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proper exercise of discretion in determining the weight to be given certain evidence.

The Attorney General also complains of the exclusion of actual investment results and evidence of "normative ratemaking," including testimony of 1988 claim frequency projections. The commissioner properly concluded that actual investment results are not part of the model used to establish the profit allowance provision and that since the Attorney General had not appealed the 1988 rate decision, he could not challenge at the remand hearings the exclusion of testimony from the original 1988 proceedings.

3. Adequacy of notice. The Attorney General also challenges the adequacy of the notice given by the commissioner, contending both that the commissioner was required by G. L. c. 175, Section 113B, and by the commissioner's regulation, 211 Code Mass. Regs. Section 77.04 (1987), to publish notice of the remand hearings, and that the notice of the scope of the remand hearings given to the Attorney General was inadequate. In addition, the Attorney General complains that the remand hearing schedule set by the commissioner deprived the Attorney General (and consumers) of a fair opportunity to prepare and be heard. We disagree.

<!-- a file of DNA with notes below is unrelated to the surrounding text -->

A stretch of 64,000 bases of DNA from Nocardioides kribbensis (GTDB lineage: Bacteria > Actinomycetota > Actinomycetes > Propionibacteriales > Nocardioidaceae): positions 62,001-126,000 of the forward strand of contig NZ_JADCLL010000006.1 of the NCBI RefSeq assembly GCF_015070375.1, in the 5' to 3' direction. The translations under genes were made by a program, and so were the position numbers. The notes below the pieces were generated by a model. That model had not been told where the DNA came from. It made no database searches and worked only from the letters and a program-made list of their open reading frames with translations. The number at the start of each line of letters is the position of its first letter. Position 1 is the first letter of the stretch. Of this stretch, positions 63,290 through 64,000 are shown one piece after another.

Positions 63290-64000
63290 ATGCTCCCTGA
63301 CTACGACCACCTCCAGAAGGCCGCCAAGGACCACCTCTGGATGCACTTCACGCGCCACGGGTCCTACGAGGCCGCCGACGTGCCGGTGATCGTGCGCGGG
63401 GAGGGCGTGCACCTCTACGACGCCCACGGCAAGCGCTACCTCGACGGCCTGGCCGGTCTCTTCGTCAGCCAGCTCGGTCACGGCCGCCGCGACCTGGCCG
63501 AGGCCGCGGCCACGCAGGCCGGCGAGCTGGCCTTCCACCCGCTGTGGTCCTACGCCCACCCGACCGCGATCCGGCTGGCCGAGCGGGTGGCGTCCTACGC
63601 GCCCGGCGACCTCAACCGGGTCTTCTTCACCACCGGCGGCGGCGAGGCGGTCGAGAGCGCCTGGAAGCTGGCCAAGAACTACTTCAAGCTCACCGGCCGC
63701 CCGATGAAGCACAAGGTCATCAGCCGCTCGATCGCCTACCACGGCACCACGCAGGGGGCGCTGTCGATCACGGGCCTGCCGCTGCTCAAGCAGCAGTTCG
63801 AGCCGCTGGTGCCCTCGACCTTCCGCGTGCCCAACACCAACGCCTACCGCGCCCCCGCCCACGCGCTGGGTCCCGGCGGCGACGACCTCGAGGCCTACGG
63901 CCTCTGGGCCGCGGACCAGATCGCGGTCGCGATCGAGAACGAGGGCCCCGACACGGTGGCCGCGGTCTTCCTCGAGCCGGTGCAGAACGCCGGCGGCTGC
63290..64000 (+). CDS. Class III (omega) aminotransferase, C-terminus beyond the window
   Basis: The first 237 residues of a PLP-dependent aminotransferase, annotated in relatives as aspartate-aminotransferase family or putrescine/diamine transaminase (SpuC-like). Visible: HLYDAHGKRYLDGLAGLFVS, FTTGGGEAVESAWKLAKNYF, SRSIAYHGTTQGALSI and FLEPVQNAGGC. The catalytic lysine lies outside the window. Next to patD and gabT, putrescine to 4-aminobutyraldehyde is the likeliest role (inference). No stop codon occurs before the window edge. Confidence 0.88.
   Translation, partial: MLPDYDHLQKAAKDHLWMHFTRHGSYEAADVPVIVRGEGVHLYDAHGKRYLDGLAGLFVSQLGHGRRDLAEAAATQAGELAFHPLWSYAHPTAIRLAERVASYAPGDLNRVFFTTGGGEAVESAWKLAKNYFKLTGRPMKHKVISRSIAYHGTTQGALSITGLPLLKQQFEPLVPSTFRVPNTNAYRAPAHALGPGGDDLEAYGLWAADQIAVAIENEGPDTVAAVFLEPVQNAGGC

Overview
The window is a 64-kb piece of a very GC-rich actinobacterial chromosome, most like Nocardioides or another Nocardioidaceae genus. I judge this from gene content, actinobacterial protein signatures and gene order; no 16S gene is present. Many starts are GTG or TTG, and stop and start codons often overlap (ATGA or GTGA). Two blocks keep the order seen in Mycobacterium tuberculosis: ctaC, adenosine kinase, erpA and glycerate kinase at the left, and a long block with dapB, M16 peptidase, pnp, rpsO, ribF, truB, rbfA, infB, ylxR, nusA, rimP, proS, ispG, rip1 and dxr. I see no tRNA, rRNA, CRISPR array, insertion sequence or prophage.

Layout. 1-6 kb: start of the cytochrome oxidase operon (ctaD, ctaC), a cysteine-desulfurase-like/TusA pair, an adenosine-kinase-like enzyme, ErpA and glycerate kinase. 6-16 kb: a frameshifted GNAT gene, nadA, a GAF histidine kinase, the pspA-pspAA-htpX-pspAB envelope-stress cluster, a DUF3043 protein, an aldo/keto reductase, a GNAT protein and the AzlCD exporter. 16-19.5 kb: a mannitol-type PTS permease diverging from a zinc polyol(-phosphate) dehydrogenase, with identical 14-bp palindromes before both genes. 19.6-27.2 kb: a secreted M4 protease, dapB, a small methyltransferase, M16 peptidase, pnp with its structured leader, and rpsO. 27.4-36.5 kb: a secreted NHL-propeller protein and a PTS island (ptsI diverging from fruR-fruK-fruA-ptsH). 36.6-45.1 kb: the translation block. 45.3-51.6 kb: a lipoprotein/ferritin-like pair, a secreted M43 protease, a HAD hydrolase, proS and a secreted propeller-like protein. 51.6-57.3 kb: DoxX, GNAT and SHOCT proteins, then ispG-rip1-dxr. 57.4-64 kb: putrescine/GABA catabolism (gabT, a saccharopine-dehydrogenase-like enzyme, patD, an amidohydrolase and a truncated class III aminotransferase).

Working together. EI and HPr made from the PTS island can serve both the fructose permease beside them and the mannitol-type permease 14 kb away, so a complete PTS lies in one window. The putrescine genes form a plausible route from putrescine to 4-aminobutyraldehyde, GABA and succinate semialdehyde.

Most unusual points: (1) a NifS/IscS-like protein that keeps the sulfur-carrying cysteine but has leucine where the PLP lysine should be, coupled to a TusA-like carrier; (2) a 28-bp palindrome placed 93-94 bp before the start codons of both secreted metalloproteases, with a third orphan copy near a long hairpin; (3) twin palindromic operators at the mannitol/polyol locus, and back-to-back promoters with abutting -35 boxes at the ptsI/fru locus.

The Attorney General argues for a literal interpretation of the c. 175, Section 113B, requirement that premiums be set "after due hearing and investigation," and that the commissioner publish notice before "every such hearing." He further contends that, under the commissioner's regulations, the notice provisions of G. L. c. 175, Section 113B, apply to "any hearing and investigation held to fix and establish ... premium charges ...." 211 Code Mass. Regs. Section 77.02 (1987). At the outset of the 1987 and 1988 rate setting procedures, the commissioner gave adequate, formal notice which complied with statutory requirements, so that interested persons could participate. The remand hearings did not constitute a new or original investigation, nor, as in Fish v. Building Inspector of Falmouth, 357 Mass. 774 (1970), cited by the Attorney General, did the remand hearings or decision relate to "different relief from that originally sought," id. at 775, or rest on

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"evidence obtained after the close of the administrative proceeding" (emphasis added). [Note 12] Vitale v. Planning Bd. of Newburyport, 10 Mass. App. Ct. 483 , 487 (1980). We conclude that the commissioner was required only to notify the parties to the original hearings before reopening the hearings in compliance with the remand orders. Since the original proceeding had not culminated, the remand hearings did not constitute "new" proceedings requiring "new" notice. Cf. Action on Smoking & Health v. Civil Aeronautics Bd., 713 F.2d 795, 800 (D.C. Cir. 1983).